But it was not with words alone they vented their displeasure. Rifle-shots and exécrations were discharged together against the notorious enemy of their pinfolds; who nothing daunted, and nothing loath, let fly his own “speechifier,” as he denominated his rifle, in return, accompanying the salute with divers yells and malédictions, in which latter he showed himself, to say the truth, infinitely superior to his antagonists. He would even, so great and fervent was his desire to fight the battles of his benefactress to advantage, have retained his exposed stand on the pile of ruins, daring every bullet, had not Roland dragged him down by main force, and compelled him to seek a shelter like the rest, from which, however, he carried on the war, loading and firing his piece with wonderful rapidity, and yelling and roaring all the time with triumphant fury, as if reckoning upon every shot to bring down an enemy.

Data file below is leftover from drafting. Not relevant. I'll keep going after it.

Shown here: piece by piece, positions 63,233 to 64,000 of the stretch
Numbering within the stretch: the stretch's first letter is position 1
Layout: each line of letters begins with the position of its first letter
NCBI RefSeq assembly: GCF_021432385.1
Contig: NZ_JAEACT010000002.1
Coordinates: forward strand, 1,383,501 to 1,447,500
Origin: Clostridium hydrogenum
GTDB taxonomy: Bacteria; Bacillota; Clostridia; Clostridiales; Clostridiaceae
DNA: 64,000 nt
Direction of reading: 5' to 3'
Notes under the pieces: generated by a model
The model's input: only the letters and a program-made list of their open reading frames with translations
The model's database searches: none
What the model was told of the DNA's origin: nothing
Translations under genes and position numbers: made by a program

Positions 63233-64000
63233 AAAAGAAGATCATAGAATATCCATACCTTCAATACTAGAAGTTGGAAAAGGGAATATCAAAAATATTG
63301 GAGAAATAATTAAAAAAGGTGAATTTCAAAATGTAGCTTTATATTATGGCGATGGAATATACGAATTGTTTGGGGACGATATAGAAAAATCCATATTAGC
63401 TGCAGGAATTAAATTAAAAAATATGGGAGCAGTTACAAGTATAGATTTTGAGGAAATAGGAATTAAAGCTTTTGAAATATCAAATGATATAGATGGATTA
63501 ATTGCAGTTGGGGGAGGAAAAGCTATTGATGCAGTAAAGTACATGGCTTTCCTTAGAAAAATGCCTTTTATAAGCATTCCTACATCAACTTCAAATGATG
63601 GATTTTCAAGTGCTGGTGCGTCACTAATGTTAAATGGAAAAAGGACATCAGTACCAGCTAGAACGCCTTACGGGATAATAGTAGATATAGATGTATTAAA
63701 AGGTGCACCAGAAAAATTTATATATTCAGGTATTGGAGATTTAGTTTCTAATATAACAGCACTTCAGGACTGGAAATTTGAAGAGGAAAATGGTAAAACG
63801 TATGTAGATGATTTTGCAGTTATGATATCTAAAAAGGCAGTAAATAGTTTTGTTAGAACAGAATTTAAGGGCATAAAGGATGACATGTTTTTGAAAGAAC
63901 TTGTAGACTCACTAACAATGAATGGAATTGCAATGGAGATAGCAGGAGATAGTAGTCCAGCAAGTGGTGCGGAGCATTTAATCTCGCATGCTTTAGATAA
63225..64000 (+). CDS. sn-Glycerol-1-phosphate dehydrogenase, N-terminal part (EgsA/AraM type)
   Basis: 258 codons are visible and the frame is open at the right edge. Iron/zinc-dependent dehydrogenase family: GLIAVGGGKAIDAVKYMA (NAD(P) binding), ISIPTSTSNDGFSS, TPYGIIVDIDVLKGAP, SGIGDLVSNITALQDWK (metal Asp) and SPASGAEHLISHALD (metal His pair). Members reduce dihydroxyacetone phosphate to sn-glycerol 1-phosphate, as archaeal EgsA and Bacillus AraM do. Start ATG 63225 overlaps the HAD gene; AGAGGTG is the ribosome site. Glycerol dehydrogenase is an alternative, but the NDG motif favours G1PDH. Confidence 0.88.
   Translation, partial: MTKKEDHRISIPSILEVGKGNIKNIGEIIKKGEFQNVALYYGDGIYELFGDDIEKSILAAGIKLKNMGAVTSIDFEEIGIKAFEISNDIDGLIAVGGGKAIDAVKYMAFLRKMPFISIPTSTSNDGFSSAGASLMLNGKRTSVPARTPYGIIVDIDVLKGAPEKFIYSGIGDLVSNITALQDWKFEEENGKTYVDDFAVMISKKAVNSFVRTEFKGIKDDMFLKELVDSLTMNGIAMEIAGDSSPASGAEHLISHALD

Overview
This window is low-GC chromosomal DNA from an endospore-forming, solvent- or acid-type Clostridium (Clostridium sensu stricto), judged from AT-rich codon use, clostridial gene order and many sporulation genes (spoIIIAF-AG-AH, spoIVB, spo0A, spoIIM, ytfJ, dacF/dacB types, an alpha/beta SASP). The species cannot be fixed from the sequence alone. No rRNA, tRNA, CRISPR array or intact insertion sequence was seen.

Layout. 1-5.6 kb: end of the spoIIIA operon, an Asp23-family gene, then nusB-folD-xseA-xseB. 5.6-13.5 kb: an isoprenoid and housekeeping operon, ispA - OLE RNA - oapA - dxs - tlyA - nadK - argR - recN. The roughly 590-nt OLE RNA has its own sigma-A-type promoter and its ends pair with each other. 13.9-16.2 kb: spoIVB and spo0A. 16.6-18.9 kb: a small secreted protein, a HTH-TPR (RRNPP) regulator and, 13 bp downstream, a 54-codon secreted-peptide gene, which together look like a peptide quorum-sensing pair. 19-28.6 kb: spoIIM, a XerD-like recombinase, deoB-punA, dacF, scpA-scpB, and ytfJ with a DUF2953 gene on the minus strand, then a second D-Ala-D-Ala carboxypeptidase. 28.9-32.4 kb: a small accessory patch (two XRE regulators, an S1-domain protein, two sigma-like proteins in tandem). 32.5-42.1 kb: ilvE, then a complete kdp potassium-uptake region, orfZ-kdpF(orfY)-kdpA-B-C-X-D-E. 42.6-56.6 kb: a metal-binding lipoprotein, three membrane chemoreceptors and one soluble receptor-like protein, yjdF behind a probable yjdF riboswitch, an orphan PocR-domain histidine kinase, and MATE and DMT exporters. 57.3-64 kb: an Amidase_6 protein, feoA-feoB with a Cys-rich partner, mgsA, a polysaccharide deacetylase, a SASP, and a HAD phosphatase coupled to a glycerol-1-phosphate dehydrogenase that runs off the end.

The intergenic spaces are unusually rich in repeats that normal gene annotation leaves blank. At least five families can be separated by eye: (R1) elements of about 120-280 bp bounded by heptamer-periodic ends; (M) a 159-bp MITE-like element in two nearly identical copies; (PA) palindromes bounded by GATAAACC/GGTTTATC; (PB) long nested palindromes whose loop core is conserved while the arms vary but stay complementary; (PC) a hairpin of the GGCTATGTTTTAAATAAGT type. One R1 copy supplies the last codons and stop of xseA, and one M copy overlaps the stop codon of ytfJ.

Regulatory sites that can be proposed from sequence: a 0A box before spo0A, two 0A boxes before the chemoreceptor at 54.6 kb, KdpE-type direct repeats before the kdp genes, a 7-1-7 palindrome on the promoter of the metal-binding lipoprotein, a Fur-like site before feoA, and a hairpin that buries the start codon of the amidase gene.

It was not many minutes, however, before Roland began to fear that the fatality which had marked all his relations with the intrepid horse-thief, had not yet lost its influence, and that Stackpole’s present assistance was anything but advantageous to his cause. It seemed, indeed, as if the savages had been driven to increased rage by the discovery of his presence; and that the hope of capturing him, the most daring and inveterate of all the hungerers after Indian horseflesh, and requiting his manifold transgressions on the spot, had infused into them new spirit and fiercer determination. Their fire became more vigorous, their shouts more wild and ferocious: those who had effected a lodgment among the ruins crept higher, while others appeared dealing their shots from other quarters close at hand; and in fine, the situation of his little party became so precarious, that Roland, apprehending every moment a general assault, and despairing of being again able to repel it, drew them secretly off from the ruin, which he abandoned entirely, and took refuge among the rocks at the head of the ravine.